The Terracotta army is thought to consist of 8,000 sculpted "warriors" located in three pits about a mile northeast of the mausoleum of Emperor Qin Shi Huang (259 B.C. to 210 B.C.), who unified China in 221 B.C. Archaeologists have excavated about 2,000 of these lifelike soldiers, which were buried with weapons such as crossbows, spears and swords, some of which still intact.
Qin Shi Huang became king of Qin in 247 B.C., one of several states jockeying for land and power in China. For decades Qin had been growing larger, gradually seizing territory ruled by other states; and in 221 B.C., Qin’s rivals were defeated and Qin Shi Huang became emperor of China.
Chinese historical texts say nothing about the Terracotta army or why it was built. The army could have been a way to elevate the emperor’s status, particularly because after Qin Shi Huang’s death in 210 B.C., his family was overthrown by a rebellion led by what would become the Han Dynasty; that dynasty likely did not want to highlight the first emperor’s achievements. In addition, modern-day archaeologists often interpret the army as being created to serve Qin Shi Huang in the afterlife.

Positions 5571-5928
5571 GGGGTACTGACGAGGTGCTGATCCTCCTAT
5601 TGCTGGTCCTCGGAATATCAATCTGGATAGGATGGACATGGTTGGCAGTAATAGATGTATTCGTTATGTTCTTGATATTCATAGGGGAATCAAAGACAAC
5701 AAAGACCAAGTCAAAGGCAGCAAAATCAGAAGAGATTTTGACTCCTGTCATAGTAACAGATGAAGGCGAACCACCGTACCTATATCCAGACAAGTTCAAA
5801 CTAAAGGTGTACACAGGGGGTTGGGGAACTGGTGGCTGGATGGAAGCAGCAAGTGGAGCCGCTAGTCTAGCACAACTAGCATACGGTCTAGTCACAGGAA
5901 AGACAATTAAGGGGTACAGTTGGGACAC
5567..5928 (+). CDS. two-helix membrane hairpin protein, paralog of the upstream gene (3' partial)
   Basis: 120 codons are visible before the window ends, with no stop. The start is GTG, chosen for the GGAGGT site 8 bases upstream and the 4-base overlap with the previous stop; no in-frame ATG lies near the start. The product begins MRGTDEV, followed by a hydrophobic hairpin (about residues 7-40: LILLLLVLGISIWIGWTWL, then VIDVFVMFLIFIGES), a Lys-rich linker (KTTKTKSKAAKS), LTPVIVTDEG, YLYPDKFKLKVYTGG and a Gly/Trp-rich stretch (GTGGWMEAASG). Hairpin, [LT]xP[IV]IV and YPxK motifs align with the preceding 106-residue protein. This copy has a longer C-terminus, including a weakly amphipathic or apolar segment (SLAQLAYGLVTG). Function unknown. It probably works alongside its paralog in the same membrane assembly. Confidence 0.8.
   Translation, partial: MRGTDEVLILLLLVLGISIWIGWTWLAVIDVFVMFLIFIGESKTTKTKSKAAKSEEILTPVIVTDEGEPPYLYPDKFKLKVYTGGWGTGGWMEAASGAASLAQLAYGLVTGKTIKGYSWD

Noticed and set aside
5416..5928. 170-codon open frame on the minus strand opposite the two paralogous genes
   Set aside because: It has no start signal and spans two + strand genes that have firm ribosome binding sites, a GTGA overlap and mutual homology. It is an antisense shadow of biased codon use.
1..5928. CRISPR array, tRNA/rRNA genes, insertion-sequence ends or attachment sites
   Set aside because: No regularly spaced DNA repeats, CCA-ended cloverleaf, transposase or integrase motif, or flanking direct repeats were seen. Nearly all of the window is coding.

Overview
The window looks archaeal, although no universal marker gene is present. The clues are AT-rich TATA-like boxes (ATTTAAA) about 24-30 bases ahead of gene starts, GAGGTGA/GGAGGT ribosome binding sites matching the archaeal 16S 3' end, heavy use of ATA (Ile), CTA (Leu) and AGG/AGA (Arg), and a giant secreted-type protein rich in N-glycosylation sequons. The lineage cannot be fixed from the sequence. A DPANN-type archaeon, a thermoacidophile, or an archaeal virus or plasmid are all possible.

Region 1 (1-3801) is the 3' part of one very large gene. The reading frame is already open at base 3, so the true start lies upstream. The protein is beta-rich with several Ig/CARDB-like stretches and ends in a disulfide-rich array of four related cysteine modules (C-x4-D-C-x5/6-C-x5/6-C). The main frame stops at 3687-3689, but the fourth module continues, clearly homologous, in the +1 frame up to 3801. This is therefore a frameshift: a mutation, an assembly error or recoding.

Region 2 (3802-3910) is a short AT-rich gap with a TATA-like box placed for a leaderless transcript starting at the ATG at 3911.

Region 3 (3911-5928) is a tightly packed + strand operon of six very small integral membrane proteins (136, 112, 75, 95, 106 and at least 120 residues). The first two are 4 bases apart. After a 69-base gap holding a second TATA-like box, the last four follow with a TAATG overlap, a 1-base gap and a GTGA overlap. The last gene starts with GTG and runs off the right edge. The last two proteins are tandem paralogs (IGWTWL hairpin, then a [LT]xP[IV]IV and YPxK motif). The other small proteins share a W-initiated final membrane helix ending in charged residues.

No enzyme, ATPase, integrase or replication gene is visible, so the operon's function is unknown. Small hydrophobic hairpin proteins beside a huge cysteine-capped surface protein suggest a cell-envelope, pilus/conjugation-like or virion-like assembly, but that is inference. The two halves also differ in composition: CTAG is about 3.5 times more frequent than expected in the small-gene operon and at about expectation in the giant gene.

The newly discovered warriors were unearthed in "pit one," China Global Television Network (CGTN) reported. This pit contains mainly infantry and chariots; a few of the warriors are generals and can be identified from their more elaborate headgear.
A picture of the newly excavated warriors published on the television network website appears to show only infantry, but at least one of the newfound warriors is a general, CGTN reported. The warriors appear to be in pieces, and experts at the Emperor Qin Shi Huang Mausoleum Site Museum will restore them, CGTN reported.
The archaeological team did not return requests for comment at the time of publication. Although the website of the Emperor Qin Shi Huang Mausoleum Site Museum didn't have any information on the newly found warriors, it did say it is common for the warriors to be found in pieces and put back together.
These warriors will now be placed back together. It remains to be seen if any color survived on the newly found warriors or what new information they will reveal about the Terracotta Army.
Originally published on Live Science.
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Owen Jarus is a regular contributor to Live Science who writes about archaeology and humans' past. He has also written for The Independent (UK), The Canadian Press (CP) and The Associated Press (AP), among others. Owen has a bachelor of arts degree from the University of Toronto and a journalism degree from Ryerson University.